Synthesis Of Aspirin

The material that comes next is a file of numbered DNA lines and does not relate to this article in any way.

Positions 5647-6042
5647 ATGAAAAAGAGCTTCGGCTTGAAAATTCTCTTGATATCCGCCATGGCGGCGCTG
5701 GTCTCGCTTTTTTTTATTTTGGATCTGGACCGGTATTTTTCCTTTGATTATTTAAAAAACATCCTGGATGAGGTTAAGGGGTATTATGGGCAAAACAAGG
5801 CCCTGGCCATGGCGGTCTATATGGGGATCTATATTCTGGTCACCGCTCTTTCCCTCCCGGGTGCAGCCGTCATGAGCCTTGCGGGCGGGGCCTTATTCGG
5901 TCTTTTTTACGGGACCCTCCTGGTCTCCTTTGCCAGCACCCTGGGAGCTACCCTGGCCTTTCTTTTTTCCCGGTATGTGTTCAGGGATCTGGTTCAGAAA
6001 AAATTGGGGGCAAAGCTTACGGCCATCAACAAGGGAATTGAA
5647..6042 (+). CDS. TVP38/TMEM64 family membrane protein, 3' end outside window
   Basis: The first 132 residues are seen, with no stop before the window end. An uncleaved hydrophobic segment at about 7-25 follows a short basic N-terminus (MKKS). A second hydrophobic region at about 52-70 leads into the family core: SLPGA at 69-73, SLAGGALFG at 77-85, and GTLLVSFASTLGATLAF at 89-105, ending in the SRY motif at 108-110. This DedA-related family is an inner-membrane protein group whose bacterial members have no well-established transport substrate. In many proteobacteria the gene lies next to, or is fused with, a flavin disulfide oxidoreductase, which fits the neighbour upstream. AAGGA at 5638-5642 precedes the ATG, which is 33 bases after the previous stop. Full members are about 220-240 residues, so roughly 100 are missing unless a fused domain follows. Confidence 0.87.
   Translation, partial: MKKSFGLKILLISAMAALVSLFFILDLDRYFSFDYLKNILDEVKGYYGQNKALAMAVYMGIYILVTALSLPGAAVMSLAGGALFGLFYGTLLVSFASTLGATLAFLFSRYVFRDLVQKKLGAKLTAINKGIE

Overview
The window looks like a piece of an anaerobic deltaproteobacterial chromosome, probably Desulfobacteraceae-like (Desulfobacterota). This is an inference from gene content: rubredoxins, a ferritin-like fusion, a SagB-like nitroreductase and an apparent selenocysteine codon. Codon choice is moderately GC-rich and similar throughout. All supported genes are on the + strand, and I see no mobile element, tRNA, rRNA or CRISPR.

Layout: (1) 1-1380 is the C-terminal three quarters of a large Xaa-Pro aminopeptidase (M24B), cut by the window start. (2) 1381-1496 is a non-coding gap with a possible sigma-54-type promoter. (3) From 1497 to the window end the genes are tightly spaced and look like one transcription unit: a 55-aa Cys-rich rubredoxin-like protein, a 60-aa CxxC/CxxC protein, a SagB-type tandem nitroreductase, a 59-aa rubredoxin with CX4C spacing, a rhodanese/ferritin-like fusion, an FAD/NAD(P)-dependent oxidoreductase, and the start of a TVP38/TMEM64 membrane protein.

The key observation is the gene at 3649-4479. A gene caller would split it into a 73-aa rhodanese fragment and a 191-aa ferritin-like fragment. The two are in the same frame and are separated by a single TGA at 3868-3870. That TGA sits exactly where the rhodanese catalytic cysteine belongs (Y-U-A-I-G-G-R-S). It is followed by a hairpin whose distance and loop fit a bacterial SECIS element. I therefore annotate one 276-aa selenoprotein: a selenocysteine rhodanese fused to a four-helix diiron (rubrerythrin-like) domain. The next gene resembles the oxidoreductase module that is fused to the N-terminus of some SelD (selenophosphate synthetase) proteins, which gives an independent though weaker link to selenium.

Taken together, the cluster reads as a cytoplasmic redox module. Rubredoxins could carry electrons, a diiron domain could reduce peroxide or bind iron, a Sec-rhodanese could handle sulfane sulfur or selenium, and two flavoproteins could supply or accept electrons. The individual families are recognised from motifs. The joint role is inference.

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Emilio Arias Synthesis and Characterization of Aspirin Introduction: Aspirin has become the most widely used drug in the world due to its many uses. In the body, aspirin relieves pain, inflammation, reduces fever, and thinning of the blood by inhibiting the formation of molecules called prostagladins. The purpose of this lab is to synthesize aspirin, to see how efficient and pure the synthesis is. Aspirin will be synthesized during the first part of the experiment. Three tests will then be performed to examine the identity and purity of the synthesized aspirin. The first test will detect the presence of leftover salicylic acid in the synthesized aspirin. The second test uses melting point to evaluate the purity of the aspirin product. A compound that contains impurities will tend to melt over a range of temperatures and at temperatures lower than the fixed mp for the pure compound. The third test will utilize thin layer chromatography to evaluate the purity of the aspirin as well as testing for the presence of leftover salicylic acid or other by products of the reactions. Experimental: Week 1: For the synthesis of the aspirin, 250 mL of water was boiled. 1.5 g. of salicylic acid were poured on a test tube. Then, 3.5 mL of acetic anhydride and four drops of 85% phosphoric acid were added. A cotton ball was placed to prevent vapor escape. The tube was placed on the boiling water for seven minutes. During this time, the ice bath was prepared. The tube was placed on the ice bath. Then, it was removed and one drop of room temperature water was added. The tube was swirled. The process was repeated until no boiling occurred. 24 mL of room temperature water were added and the mixture was stirred. Once the crystals began to form, the tube was placed in a beaker filled with ice water. The contents were stirred until the temperature fell to 5°C. Suction

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